Numerical Simulations of Solar Chimney Power Plant with Thermal Storage

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Numerical Simulations of Solar Chimney Power Plant with Thermal Storage

Merera Senbeto

Department of Mechanical Engineering, Marwadi Education Foundations Group of Institutions,

Gujarat, Rajkot, India 360003,

Abstract: The performance of solar chimney power plant (SCPP) is analyzed numerically using computational fluid dynamics (CFD) commercial ANSYS Fluent. Two dimensional axisymmetric model of the only one prototype in Manzanares updraft tower is considered. Solar radiation generates small pressure difference inside the chimney during the day-time. However, during the night- time due to unavailability of solar radiation, the power generation does not remain continue. To overcome this problem one can use thermal storage material to store the energy available during the day-time and release during the night-time. A standard K- turbulence model and Boussinesq approximation for buoyancy driven flow is considered. The numerical simulation results show that: (1) Solar chimney power plant with thermal storage as water will reduce the variation of power output due to fluctuation of solar radiation; (2) As solar radiation intensity increases, the velocity of the system also increases significantly; (3) The average surface temperature of the energy storage layer increases significantly with gravel as thermal storage.

Index Terms Solar chimney, Energy storage layer, CFD, Collector, Chimney


    Solar chimney power plant is a promising large- scale green technology, which converts the absorbed both direct and diffused solar radiation into electric power. The air enters through collector opening and the warm air underneath the collector due to buoyancy and the temperature difference between the warm and ambient air moves toward the center of the collector where the chimney is located then after due to the pressure difference created air moves up the chimney. A turbine is set at the chimney inlet through which air escapes to change the kinetic energy of the fluid flow into a mechanical rotating shaft to generate electricity. A Solar chimney was first designed by J. Schlaich and the prototype was built in 1981, Spain [1]. The Manzanares prototype was generated 50-KW of electricity for 8 consecutive years, indicating the feasibility of the solar chimney power plant technology. Haff et al [1,2] developed the evaluation of an experimental and preliminary test result of the prototype. The analysis and numerical modeling of solar chimney with the heat transfer characteristics under the collector using thermal analysis were developed by Bernardes et al. [3]. The performance of solar chimney power plant with a large scale is evaluated and numerically modeled by Pretorius et al.[4] .Heat transfer in the collector of solar chimney power plant was summarized by Bernardes et al. [5] From a two comprehensive study of Pretorius and Bernardes paper.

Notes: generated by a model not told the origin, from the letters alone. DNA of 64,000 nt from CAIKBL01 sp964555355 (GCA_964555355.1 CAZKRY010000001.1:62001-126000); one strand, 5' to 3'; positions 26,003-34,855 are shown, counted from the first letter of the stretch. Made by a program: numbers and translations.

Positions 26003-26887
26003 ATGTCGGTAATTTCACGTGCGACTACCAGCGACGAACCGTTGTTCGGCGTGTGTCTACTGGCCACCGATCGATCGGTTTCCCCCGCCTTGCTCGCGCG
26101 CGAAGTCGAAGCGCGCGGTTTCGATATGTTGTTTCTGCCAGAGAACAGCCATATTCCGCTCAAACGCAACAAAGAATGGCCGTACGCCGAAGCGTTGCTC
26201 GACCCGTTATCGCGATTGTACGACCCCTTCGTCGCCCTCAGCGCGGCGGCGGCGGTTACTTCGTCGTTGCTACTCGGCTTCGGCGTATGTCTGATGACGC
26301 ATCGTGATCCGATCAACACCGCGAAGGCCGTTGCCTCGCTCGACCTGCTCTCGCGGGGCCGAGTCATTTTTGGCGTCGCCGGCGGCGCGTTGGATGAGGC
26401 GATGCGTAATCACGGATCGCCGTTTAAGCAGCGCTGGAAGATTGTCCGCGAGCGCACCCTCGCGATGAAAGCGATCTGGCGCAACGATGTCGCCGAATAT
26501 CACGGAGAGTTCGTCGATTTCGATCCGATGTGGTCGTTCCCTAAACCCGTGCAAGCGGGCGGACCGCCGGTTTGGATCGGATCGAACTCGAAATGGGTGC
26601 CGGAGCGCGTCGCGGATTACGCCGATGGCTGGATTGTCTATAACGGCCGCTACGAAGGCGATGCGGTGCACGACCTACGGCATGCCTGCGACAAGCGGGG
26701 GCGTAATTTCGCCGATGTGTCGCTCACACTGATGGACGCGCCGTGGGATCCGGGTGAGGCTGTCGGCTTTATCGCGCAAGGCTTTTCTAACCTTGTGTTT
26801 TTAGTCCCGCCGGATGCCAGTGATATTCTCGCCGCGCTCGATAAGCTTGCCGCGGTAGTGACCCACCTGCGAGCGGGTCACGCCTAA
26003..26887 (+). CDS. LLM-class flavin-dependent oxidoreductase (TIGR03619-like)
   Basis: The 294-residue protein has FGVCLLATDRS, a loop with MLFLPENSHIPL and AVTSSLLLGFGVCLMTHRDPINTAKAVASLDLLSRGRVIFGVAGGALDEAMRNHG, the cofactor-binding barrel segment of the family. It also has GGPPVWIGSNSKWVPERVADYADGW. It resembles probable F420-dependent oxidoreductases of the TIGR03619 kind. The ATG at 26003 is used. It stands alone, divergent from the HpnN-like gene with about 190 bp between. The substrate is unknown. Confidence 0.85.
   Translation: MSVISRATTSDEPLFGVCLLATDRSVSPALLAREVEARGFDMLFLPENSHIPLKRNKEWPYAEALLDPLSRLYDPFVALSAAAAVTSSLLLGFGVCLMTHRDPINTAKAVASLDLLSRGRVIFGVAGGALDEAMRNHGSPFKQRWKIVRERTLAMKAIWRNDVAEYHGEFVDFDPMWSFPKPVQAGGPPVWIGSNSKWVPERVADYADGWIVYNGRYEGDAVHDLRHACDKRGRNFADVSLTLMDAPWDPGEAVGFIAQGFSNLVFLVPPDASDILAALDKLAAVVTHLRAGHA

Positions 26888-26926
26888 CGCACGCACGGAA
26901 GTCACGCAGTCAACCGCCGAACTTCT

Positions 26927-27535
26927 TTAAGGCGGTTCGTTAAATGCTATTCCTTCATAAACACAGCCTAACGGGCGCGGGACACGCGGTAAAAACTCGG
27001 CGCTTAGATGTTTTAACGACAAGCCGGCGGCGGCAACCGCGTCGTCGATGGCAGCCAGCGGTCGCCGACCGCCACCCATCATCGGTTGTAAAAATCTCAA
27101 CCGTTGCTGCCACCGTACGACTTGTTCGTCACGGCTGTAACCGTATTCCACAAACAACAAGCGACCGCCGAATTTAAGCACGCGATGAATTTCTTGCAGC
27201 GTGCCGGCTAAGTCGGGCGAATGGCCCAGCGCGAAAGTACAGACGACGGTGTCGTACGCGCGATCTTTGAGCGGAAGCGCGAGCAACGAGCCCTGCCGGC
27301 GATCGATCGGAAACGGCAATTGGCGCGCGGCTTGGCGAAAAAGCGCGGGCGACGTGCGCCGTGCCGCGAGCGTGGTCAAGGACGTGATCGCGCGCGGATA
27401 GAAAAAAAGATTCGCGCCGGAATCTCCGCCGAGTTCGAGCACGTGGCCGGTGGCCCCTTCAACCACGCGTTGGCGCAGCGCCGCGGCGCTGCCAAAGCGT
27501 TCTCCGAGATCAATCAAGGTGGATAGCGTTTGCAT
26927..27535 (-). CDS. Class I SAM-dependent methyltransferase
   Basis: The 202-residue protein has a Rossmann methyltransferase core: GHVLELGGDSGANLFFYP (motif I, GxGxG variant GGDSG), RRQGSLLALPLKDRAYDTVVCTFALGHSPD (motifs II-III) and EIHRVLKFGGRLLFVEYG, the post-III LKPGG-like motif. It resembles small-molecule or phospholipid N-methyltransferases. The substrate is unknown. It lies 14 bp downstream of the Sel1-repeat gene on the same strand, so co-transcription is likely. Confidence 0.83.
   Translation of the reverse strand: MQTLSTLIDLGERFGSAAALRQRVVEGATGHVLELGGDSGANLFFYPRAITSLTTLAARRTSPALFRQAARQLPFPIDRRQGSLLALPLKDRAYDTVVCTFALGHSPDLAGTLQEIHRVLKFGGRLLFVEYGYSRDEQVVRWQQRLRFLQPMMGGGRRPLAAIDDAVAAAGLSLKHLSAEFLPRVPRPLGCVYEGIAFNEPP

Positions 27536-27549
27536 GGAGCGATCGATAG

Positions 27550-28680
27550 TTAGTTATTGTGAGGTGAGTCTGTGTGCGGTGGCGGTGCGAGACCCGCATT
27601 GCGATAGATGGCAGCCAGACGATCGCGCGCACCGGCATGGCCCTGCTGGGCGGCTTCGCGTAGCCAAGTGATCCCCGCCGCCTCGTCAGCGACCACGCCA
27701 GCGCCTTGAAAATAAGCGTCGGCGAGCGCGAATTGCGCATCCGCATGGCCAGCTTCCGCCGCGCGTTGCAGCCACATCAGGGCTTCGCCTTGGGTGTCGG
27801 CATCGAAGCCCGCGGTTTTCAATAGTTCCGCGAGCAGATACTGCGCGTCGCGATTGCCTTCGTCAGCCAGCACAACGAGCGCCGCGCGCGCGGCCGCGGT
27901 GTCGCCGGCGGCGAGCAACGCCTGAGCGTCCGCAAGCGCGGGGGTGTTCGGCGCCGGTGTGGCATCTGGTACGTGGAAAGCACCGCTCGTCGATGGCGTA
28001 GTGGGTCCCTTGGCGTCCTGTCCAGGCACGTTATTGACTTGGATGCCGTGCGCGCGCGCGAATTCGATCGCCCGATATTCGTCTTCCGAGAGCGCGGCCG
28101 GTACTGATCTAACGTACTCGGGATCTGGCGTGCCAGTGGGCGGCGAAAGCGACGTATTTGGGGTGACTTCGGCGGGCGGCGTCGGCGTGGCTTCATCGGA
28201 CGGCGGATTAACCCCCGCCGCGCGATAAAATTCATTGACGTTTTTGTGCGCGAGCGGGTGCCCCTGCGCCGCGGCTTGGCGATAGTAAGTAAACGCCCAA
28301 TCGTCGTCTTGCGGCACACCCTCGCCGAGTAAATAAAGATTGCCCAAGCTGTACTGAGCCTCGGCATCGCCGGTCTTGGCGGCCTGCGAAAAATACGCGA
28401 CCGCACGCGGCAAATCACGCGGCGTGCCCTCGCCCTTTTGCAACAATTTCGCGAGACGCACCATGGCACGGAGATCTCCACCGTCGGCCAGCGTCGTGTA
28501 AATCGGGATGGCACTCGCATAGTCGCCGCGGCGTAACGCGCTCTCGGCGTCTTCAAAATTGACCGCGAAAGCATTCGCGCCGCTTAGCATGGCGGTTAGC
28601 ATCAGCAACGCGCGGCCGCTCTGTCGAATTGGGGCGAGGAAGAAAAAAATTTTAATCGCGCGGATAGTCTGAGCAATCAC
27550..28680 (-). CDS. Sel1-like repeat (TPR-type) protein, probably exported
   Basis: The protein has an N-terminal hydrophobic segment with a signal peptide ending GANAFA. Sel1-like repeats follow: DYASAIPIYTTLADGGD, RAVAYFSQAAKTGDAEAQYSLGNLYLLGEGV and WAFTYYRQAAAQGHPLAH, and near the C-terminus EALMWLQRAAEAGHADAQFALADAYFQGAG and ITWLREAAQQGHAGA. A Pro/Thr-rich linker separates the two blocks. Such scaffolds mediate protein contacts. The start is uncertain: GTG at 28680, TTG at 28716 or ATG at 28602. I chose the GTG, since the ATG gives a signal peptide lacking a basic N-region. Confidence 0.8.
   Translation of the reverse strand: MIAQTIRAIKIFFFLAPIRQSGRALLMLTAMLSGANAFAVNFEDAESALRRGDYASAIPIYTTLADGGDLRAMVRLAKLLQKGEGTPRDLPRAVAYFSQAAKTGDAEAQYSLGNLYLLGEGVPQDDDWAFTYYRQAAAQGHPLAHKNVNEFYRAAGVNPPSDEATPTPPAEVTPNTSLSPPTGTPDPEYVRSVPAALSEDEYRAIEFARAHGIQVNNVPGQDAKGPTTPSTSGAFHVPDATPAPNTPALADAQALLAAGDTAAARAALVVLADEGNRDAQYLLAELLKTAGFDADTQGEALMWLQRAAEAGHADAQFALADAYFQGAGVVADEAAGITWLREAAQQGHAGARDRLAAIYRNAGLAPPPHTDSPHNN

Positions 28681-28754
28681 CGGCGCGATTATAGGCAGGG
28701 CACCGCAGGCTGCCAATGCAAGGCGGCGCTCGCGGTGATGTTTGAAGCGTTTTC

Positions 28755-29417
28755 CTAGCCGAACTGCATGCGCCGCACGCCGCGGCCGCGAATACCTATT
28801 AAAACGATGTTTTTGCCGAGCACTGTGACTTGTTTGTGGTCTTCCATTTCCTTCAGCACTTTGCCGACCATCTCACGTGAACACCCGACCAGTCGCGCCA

In this study, two-dimensional axisymmetric flow of fluid with the effects of different thermal storage on the power output of solar chimney power plant (SCPP) is simulated with ANSYS Fluent. Two configurations of solar chimney power plants are used as a physical model.

    Fluid flow

    Chimney Deflection

    Collector Thermal storage Soil

    Fig.1 The physical model (SCPP) with water as thermal storage


      1. System description

        For our simulation case, a physical model of the prototype of Spanish solar chimney power plant is taken as in Fig.1. The prototype has a 195m and 5m height and radius of chimney respectively and collector with 120m and 1.7m radius and height from the ground respectively. However, in our analysis, the axisymmetric flow of air is assumed. The Boussinesque approximation is assumed to be valid.

      2. Computational model